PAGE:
This project seeks to re-contextualize Hannah Josephson's translation of Bonheur d'occasion within a comprehensive vision of the translator as active cultural agent. In the fields of Canadian literary translation and Canadian literary institutions, this project offers a well-researched case study of the complex inter-connections between Québécois, Canadian, American and French literary circles that continue to affect Canadian-Québec letters. Finally, through its methodology, it makes a contribution to the emerging field of translation agency within the international discipline of translation studies.
An exceptional phenomenon in Canadian letters, Franco-Manitoban writer Gabrielle Roy’s 1945 novel Bonheur d'occasion is a Canadian classic in both English and French. Translated in 1946 by American Hannah Josephson as The Tin Flute, Roy's book became a popular success in the United States and English Canada, and Universal Studios bought the film rights. In 1947, the translation earned Roy the Governor General's Award. Despite the commercial success of the original translation, McClelland and Stewart commissioned a new translation by Canadian Alan Brown in 1980. This project fills an important gap in scholarship on Josephson’s translation of Bonheur d’occasion and her work as an author and translator. A literary figure in her own right, Josephson is the author of a study of the Lowell girls of the Massachusetts textile mills, a biography of Jeannette Rankin, the first American Congresswoman, and co-author of a book on American politician Al Smith. A part of the ebullient Paris literary scene in the early 1920s along with her husband, biographer Matthew Josephson, Hannah met French Dada and Surrealist writers including Philippe Soupault and Louis Aragon. Through archival and bibliographical research, this study seeks to answer the following questions. What do Josephson’s translations of French writers, in particular Soupault and Aragon, and the French and American reception of their work reveal about the particular cultural attitudes and approaches she brought to her translation of Bonheur d'occasion? To what degree do differences in her translation and that of Brown point to changes in Canadian and American literary traditions and expectations (and the relations between the two institutions) between 1947 and 1980? What can archival research uncover about Josephson's formative influences and experiences, the editorial links that led her to translate Roy, her relationship with the Franco-Manitoban author, and the particular place translation occupies in her practice of cultural difference?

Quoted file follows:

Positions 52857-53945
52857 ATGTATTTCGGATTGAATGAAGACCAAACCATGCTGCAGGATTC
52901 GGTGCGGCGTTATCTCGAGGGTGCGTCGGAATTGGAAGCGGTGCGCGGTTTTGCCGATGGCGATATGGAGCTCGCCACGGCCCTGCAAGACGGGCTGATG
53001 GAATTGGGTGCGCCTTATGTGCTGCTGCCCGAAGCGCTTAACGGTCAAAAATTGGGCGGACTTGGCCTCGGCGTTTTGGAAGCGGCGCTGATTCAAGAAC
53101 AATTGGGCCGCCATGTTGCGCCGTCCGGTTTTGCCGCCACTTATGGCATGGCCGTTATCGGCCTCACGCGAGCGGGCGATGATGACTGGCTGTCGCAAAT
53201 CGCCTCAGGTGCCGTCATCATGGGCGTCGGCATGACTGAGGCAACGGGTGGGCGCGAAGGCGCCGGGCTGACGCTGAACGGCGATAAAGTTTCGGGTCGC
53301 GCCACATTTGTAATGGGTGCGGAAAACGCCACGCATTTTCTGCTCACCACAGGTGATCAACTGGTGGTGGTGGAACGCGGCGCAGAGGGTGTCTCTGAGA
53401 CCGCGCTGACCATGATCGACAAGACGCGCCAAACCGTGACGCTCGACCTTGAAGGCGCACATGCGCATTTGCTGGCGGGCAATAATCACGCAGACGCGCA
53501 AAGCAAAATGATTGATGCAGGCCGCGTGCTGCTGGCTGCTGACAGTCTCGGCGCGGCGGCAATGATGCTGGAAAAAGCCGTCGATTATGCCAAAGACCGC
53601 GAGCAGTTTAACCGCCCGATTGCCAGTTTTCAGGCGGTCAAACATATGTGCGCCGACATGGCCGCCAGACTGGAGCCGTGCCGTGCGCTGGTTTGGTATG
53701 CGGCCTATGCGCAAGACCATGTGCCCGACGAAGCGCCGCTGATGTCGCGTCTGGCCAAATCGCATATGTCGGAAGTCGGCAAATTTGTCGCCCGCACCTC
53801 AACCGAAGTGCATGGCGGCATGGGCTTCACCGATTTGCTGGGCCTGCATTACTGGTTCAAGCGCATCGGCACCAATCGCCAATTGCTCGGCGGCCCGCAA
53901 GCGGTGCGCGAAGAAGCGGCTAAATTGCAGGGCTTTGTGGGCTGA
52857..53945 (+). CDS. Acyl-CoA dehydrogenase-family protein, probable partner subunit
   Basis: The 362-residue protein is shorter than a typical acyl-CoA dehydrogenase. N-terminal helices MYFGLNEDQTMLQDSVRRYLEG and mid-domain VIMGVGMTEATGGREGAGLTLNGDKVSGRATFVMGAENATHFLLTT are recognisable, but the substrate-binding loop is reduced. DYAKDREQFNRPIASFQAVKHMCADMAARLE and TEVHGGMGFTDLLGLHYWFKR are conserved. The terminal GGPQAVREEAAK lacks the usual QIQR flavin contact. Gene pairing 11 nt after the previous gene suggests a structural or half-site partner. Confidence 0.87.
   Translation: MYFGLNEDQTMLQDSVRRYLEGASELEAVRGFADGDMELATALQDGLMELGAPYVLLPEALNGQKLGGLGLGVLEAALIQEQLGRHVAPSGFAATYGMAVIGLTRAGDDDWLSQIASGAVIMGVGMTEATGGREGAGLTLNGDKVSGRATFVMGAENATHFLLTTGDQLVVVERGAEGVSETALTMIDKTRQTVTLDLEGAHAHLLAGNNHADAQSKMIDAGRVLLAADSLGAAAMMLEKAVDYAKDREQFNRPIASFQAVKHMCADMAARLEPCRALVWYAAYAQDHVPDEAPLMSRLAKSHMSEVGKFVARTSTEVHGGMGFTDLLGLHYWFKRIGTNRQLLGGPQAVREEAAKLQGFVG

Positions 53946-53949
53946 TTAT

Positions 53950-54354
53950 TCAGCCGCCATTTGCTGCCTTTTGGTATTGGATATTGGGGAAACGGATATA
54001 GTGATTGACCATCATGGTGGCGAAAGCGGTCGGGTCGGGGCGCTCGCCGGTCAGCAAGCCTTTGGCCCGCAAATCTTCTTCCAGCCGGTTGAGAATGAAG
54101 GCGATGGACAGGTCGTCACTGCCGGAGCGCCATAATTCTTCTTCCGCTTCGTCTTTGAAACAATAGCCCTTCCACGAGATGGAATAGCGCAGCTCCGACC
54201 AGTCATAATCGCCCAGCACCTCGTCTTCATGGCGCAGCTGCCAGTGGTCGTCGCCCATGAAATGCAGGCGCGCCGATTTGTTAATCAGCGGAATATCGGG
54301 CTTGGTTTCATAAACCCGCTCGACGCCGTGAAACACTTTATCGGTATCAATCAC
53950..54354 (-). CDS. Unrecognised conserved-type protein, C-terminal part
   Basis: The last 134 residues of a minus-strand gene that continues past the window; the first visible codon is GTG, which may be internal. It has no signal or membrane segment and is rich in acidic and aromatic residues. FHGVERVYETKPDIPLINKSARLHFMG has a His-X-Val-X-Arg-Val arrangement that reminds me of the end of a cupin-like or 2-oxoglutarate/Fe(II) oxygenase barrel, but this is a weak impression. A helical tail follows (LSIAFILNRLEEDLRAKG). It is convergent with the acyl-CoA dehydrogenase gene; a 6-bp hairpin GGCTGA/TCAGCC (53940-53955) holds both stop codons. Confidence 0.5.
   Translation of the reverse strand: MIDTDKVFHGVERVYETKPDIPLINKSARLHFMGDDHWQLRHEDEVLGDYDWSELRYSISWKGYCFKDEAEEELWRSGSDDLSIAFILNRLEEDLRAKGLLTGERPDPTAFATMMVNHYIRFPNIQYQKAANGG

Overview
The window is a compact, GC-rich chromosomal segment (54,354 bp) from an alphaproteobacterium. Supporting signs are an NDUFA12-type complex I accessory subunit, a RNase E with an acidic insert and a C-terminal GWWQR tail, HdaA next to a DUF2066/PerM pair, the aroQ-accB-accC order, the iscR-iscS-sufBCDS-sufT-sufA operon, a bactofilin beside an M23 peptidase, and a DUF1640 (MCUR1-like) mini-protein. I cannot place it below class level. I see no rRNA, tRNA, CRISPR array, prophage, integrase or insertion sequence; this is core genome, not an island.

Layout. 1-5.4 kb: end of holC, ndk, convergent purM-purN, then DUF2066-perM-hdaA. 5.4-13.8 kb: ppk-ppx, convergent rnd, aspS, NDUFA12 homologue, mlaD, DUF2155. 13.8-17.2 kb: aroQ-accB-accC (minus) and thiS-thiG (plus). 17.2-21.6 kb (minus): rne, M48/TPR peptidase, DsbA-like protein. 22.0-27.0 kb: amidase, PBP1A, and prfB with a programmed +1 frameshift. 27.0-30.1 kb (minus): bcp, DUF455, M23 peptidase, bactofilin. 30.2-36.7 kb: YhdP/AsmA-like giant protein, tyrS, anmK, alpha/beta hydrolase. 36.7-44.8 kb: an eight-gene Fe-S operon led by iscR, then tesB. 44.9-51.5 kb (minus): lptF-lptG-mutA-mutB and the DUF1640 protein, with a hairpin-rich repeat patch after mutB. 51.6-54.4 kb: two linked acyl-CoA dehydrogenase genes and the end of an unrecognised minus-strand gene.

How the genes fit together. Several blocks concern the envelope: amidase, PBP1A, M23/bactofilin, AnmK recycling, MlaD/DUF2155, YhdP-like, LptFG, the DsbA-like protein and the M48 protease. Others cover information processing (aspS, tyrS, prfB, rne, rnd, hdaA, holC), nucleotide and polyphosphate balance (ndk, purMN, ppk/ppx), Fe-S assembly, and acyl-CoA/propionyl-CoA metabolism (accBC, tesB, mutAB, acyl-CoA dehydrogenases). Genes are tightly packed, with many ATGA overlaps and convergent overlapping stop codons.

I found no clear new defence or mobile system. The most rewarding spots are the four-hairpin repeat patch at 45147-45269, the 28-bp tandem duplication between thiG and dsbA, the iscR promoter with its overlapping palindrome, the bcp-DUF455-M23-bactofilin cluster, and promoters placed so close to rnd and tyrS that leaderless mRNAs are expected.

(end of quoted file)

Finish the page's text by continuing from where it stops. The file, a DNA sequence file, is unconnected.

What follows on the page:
SSHRC Standard Research Grant
Year Project Started:
(e.g type 1000 for 1,000)